The mobile economy is growing. It is estimated that 59.5% of Google’s net global ad revenues will stem from mobile Internet ads this year, up from about 45.8% in 2015. By 2018, this figure is expected to rise to near 75%.
And as maturity in mobile occurs, ad fraud too is creeping in. Today it is costing advertisers an estimated US$8.2 billion in wasted ad investments, said a recent study by Click Mob. And while this is by no means a small amount, the ripple effect leads to a diminishing trust in overall digital marketing.
“Even as new standards for viewability measurements have been introduced by the Media Rating Council (MRC), fraudulent advertisers have developed ways to impersonate viewability measurements and meet the newly established standards,” said the study.
According to the study today, the 5 countries most targeted by ad fraud on the Android platform are Japan, Malaysia, Singapore, United States and United Kingdom. ClicksMob’s Fraud Fighter detected that the 5 countries most targeted by ad fraud on iOs are Japan, Saudi Arabia, Australia, Singapore and United States.
Of the countries most targeted by ad fraud, Android-based fraud in Japan accounted for 12% of the total detected fraudulent activity. Meanwhile, on iOS, fraudulent traffic attempts in Japan accounted for 11% out of the total detected fraudulent activity.
“Mobile app users in Japan are high value, and therefore are likely more targeted by fraudsters because the payout is high,” said the study. There is also a consistent pattern across both device types with Japan, Singapore, and the United States as the top targets, it added.
However, there also exists a critical unique difference when it comes to device type susceptibility in various regions. On iOS, Saudi Arabia ranked second in attempted ad fraud cases, accounting for 6% of the detected fraudulent activity. On Android, Malaysia claimed second place, accounting for 8%.
The study added that:
iOS versus Android matters when it comes to ad fraud susceptibility.
According to the fraud attempts detected by ClicksMob’s Fraud Fighter, iOS was 50% percent more prone to fraudulent traffic than Android. Android accounted for 39% of the fraudulent traffic detected, with iOS susceptible to the other 61%. Payouts on iOS are higher than Android, and iOS’s higher susceptibility to ad fraud likely reflects the willingness of an advertiser to pay for a new iOS user.
Based on ad fraud tracking and detection by Fraud Fighter, ClicksMob found that:
Friday, Saturday, and Sunday were the most targeted days for fraudulent advertising, with Fridays drawing 18% of total attempts.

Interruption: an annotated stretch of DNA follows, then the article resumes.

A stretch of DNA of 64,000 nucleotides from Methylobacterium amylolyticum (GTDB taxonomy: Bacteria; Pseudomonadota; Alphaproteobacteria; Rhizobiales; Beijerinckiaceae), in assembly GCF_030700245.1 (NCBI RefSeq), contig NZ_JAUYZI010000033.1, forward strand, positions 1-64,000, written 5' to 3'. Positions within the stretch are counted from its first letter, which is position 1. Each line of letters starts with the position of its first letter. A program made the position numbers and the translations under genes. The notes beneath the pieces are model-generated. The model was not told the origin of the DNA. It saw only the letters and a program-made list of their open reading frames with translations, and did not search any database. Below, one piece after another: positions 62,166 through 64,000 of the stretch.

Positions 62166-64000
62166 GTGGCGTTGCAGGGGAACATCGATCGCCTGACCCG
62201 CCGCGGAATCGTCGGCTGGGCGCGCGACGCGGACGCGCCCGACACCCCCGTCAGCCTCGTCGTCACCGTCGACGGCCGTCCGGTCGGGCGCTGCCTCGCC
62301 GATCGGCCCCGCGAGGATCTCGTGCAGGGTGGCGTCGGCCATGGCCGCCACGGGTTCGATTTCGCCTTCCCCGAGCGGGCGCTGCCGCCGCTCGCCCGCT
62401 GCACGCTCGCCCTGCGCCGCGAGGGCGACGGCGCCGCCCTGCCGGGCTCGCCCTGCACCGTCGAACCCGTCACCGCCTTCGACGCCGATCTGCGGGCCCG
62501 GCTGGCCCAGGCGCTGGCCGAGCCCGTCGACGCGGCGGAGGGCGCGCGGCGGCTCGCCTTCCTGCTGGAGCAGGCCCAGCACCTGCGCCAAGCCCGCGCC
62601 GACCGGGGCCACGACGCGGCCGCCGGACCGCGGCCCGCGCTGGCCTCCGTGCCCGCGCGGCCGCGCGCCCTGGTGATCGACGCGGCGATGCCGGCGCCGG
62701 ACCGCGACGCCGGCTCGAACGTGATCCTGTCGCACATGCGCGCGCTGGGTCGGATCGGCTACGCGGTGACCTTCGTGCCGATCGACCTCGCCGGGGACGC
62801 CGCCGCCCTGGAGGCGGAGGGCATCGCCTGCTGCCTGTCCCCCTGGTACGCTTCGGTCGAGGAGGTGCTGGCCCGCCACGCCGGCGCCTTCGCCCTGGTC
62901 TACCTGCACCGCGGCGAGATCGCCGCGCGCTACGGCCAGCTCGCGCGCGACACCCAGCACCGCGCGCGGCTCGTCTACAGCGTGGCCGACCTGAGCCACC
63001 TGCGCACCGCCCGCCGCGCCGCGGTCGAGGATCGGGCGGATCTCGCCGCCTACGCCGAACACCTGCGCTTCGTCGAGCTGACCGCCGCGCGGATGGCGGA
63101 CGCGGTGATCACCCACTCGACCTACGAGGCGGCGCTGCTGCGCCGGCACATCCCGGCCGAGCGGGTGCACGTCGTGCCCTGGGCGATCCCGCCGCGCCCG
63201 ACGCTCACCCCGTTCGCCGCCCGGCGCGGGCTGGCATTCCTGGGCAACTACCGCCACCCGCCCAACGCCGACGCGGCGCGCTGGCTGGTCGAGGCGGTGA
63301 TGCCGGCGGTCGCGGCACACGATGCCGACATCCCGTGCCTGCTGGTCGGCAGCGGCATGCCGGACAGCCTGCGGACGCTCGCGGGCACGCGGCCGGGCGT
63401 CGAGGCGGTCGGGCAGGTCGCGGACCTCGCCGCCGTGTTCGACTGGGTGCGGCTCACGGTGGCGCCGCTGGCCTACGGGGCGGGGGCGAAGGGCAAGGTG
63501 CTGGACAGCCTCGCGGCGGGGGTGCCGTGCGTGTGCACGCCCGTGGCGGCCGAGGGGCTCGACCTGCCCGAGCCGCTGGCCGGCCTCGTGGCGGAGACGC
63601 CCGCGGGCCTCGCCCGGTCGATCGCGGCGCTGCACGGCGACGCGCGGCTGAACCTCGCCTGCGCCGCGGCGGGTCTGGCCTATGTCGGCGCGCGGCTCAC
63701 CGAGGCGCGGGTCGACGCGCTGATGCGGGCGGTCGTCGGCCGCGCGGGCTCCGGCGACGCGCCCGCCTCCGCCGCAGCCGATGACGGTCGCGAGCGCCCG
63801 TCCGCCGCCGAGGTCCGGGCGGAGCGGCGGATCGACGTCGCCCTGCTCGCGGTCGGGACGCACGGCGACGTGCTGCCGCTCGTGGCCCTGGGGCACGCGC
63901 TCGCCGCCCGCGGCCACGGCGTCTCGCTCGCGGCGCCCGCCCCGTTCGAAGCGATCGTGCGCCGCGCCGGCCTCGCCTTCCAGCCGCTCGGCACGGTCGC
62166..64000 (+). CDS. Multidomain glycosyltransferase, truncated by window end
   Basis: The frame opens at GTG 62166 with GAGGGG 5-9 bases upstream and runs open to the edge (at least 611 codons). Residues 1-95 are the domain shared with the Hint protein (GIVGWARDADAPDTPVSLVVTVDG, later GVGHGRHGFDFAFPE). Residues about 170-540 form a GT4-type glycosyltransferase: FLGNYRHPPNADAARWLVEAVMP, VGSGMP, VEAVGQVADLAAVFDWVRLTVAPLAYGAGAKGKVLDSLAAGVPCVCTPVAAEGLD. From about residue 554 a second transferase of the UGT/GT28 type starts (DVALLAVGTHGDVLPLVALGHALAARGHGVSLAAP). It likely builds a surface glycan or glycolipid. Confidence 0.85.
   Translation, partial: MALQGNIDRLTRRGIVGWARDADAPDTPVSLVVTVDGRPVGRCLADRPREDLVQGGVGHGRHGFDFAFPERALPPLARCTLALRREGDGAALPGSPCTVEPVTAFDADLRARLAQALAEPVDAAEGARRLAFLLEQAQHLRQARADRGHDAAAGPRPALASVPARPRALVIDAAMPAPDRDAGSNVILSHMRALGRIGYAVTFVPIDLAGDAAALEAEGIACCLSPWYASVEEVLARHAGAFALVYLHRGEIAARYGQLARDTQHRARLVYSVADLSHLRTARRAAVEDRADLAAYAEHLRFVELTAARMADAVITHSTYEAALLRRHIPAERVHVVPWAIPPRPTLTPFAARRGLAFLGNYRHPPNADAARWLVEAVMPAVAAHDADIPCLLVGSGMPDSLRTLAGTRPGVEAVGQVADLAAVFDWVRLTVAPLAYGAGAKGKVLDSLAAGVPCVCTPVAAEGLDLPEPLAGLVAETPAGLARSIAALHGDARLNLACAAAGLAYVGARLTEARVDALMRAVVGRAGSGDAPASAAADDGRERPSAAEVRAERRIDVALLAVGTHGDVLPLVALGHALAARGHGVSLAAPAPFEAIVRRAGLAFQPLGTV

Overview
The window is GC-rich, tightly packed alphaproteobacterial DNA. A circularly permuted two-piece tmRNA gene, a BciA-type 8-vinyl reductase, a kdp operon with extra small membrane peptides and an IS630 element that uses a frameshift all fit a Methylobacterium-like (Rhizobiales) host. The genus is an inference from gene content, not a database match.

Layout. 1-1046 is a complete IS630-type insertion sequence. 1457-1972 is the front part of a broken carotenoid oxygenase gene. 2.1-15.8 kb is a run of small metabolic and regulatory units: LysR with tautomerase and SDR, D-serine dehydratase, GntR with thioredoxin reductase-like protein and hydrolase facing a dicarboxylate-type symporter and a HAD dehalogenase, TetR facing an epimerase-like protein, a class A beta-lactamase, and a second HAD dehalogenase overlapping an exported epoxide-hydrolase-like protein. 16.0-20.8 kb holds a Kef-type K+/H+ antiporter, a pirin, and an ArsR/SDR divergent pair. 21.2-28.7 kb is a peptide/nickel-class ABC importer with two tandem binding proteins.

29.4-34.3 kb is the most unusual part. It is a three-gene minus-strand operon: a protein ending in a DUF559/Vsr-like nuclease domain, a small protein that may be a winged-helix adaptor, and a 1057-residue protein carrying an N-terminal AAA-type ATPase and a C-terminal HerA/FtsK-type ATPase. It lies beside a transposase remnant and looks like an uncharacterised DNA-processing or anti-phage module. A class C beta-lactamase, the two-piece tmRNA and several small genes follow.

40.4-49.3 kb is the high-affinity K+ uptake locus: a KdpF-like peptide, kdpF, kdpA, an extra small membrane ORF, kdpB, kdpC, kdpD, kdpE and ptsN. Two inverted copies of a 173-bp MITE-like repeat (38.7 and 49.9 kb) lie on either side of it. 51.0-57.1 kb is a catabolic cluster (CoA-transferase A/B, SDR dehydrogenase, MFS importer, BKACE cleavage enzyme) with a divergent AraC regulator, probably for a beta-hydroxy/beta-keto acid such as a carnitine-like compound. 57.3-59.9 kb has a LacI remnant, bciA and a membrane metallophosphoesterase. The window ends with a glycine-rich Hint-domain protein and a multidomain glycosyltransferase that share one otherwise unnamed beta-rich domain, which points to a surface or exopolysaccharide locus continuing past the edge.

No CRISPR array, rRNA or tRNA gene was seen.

Comparatively, Monday-Thursday claimed 12%-14% per day of total ad fraud attempts that occurred on a weekly basis. This is likely in large part due to a budget shift that occurs, where advertisers are typically spending more on weekends, therefore attracting more fraudulent traffic.
The data signifies that as you go off-duty, fraudsters are just beginning their working day. When examining ad fraud attempts on gaming vs non-gaming mobile apps, the gaming category claimed more than one third of all fraudulent activity attempts.
Of the total fraudulent traffic detected by ClicksMob and 5 most targeted verticals, gaming claimed 39% of the total fraud attempts, double that of the runner-up, LifeStyle. With higher payouts because the user lifetime value is longer, gaming apps are a much more attractive target for fraudsters.
Safe guarding against ad fraud
Mobile ad fraud is destructive to the entire ecosystem; including advertisers, publishers, performance platforms, ad networks, attribution, and more, not to mention the companies that rely on digital advertising to grow and sustain their businesses. And one thing is clear— if no action is taken, these numbers will continue to rise, undermining billions of dollars in valuable ad investments.
There are some key steps ClicksMob has outlined to fight against fraud:
- Be transparent
For too long the industry has swept the issue under the rug and treated it like a dirty secret. Yet this approach only contributes to the tarnishing of the industry’s reputation, and not towards a solution. Everyone working in the industry must be open and transparent about the problem as the first step to finding a solution.
- Use data
All companies dealing with mobile advertising have data, and, vast amounts of it. Ad fraud is a data problem, and in order to understand and tackle it, it is essential to look inwards at your own data. There are troves of insights that can be found when this data is analyzed, and this information is key in the fight against fraud.
- Build campaigns to beat fraud
Post install and advanced performance models such as CPA and CPE minimise fraud as they occur at a later stage (after the impression, click and install). In some cases, these models require the user to pay for something – e.g. confirm a hotel booking. By leveraging advanced performance based models, much of fraudulent ad traffic can be more easily identified and weeded out, legitimising highly valuable advertising data once again.
Ad fraud is not a problem facing just one company, it’s a problem facing everyone in the ecosystem. Fraud comes in many forms and the criminals behind ad fraud are constantly innovating and improving their fraudulent methods. By working together and participating in information sharing, anti-fraud coalitions, ad-fraud meetups and the like, we all stand a much higher chance of staying ahead of the fraudsters and developing effective anti-fraud solutions.
- Think like a fraudster
People committing ad fraud are cyber criminals, and in order to combat cyber criminals, you must think like one. These criminals are in pursuit of big money payouts, and they’ll innovate in anyway necessary to succeed. Getting inside the heads of these criminals will help you to anticipate potential fraudulent methods.